William Mitchell Law Review
The chattel mortgage acts first arose in the southern mainland English-American colony of Virginia in 1643. Other colonies followed suit over the next 100 years. The function of the earliest chattel mortgage acts was not to legalize the transaction, but to declare it void if not registered, or to provide a priority rule favoring the registered transaction. Legislatures did not pass these colonial chattel mortgage acts to legalize an otherwise fraudulent transaction because reported cases indicate that the common law upheld the nonpossessory secured transaction prior to the passage of the earliest act in the southern states.
The Northeastern States’ Industrial Revolution had nothing to do with spawning these chattel mortgage acts. The southern economy of plantation agriculture led to the creation of the acts because planters seeking riches through expansion granted nonpossessory interests in their plantations, its labor contracts, and its agricultural products to obtain borrowings.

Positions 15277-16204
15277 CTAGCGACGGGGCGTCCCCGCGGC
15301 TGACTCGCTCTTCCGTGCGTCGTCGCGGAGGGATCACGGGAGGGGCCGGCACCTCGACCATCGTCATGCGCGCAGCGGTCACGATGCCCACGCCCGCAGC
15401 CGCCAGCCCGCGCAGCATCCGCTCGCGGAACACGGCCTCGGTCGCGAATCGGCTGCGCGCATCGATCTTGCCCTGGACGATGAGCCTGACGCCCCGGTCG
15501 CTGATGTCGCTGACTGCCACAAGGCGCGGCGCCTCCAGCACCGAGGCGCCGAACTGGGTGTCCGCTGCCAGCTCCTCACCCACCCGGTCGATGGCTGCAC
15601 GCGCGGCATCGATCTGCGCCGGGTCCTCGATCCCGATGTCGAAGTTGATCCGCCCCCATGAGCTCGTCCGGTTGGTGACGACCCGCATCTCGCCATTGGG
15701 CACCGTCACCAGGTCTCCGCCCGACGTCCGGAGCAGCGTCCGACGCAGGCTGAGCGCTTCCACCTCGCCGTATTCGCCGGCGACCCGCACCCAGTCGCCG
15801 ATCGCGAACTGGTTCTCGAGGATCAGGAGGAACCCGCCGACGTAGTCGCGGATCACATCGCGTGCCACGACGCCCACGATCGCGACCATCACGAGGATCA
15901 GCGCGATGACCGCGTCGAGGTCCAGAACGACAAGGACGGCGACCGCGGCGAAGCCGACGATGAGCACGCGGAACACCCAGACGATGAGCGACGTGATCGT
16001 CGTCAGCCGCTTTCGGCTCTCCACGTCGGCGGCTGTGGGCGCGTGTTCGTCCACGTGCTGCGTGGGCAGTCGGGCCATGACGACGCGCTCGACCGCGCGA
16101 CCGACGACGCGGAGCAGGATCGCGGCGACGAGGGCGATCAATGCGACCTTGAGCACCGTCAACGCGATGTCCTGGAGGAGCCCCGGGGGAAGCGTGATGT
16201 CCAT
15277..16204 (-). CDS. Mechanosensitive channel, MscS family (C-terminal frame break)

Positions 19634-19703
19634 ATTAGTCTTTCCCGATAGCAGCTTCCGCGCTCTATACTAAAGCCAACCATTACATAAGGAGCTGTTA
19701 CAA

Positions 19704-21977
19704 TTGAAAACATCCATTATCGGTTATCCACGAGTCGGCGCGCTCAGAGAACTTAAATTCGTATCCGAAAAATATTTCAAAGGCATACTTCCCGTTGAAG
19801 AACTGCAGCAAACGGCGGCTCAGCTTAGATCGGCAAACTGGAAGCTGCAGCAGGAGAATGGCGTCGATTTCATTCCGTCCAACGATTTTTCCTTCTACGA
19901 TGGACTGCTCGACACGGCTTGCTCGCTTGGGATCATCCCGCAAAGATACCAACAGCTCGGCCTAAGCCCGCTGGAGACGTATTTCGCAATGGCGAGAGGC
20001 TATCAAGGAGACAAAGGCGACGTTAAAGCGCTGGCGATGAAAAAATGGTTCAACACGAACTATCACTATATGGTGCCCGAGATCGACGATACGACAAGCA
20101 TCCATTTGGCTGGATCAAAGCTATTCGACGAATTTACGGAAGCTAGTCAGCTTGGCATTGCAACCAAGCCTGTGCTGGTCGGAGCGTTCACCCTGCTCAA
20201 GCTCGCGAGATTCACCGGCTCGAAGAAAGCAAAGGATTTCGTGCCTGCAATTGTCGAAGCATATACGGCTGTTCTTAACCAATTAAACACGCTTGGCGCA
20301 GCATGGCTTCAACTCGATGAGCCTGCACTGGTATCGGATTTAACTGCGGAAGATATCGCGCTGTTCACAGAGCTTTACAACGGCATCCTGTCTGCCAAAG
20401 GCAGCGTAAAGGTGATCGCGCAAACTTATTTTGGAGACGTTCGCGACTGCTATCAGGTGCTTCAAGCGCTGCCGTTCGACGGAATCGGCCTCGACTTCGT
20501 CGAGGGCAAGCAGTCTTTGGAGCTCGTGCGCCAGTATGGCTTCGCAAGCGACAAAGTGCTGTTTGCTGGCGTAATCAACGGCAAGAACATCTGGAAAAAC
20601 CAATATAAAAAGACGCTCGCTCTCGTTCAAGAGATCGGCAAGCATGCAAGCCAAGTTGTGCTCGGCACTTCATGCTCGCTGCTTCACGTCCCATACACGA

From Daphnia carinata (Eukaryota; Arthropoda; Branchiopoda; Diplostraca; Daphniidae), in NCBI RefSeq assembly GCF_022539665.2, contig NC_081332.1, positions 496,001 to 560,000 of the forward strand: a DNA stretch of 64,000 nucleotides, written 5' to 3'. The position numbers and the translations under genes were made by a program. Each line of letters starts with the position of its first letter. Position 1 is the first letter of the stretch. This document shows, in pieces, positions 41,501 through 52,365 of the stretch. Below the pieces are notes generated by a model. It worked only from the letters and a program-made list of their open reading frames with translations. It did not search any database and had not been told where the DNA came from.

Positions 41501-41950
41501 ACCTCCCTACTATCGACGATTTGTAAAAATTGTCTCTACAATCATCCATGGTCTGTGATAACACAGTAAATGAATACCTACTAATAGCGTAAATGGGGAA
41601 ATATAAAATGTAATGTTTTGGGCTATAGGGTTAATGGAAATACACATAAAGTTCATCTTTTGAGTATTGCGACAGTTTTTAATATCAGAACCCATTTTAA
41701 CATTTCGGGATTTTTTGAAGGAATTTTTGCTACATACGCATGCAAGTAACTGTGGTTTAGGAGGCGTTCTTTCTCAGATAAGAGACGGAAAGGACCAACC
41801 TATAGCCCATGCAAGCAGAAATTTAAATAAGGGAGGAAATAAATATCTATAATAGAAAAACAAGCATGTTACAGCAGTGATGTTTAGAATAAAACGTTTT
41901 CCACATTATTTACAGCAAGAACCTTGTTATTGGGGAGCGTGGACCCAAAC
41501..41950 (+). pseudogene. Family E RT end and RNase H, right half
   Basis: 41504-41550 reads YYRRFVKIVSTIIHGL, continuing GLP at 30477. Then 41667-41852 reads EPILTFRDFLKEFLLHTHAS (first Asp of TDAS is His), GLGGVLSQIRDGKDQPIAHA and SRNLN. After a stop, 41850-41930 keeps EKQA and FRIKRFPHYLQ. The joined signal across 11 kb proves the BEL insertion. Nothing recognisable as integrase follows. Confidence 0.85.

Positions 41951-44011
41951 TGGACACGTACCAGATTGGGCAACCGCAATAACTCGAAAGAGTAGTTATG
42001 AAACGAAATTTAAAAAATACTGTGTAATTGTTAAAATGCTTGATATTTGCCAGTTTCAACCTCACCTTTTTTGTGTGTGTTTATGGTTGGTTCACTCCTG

The nonpossessory secured transactions interfered with other transactions, primarily the judgment lien on the debtor’s property and sales of the debtor’s property. The nonpossessory secured transaction would defeat a subsequent judgment lien under the derivation principle as a sale. The chattel mortgage registration act would now alert the sheriff and the judgment lienor.
George Lee Flint, Jr. and Marie Juliet Alfaro, Secured Transactions History: The First Chattel Mortgage Acts in the Anglo-American World, 30 Wm. Mitchell L. Rev. 1403 (2004).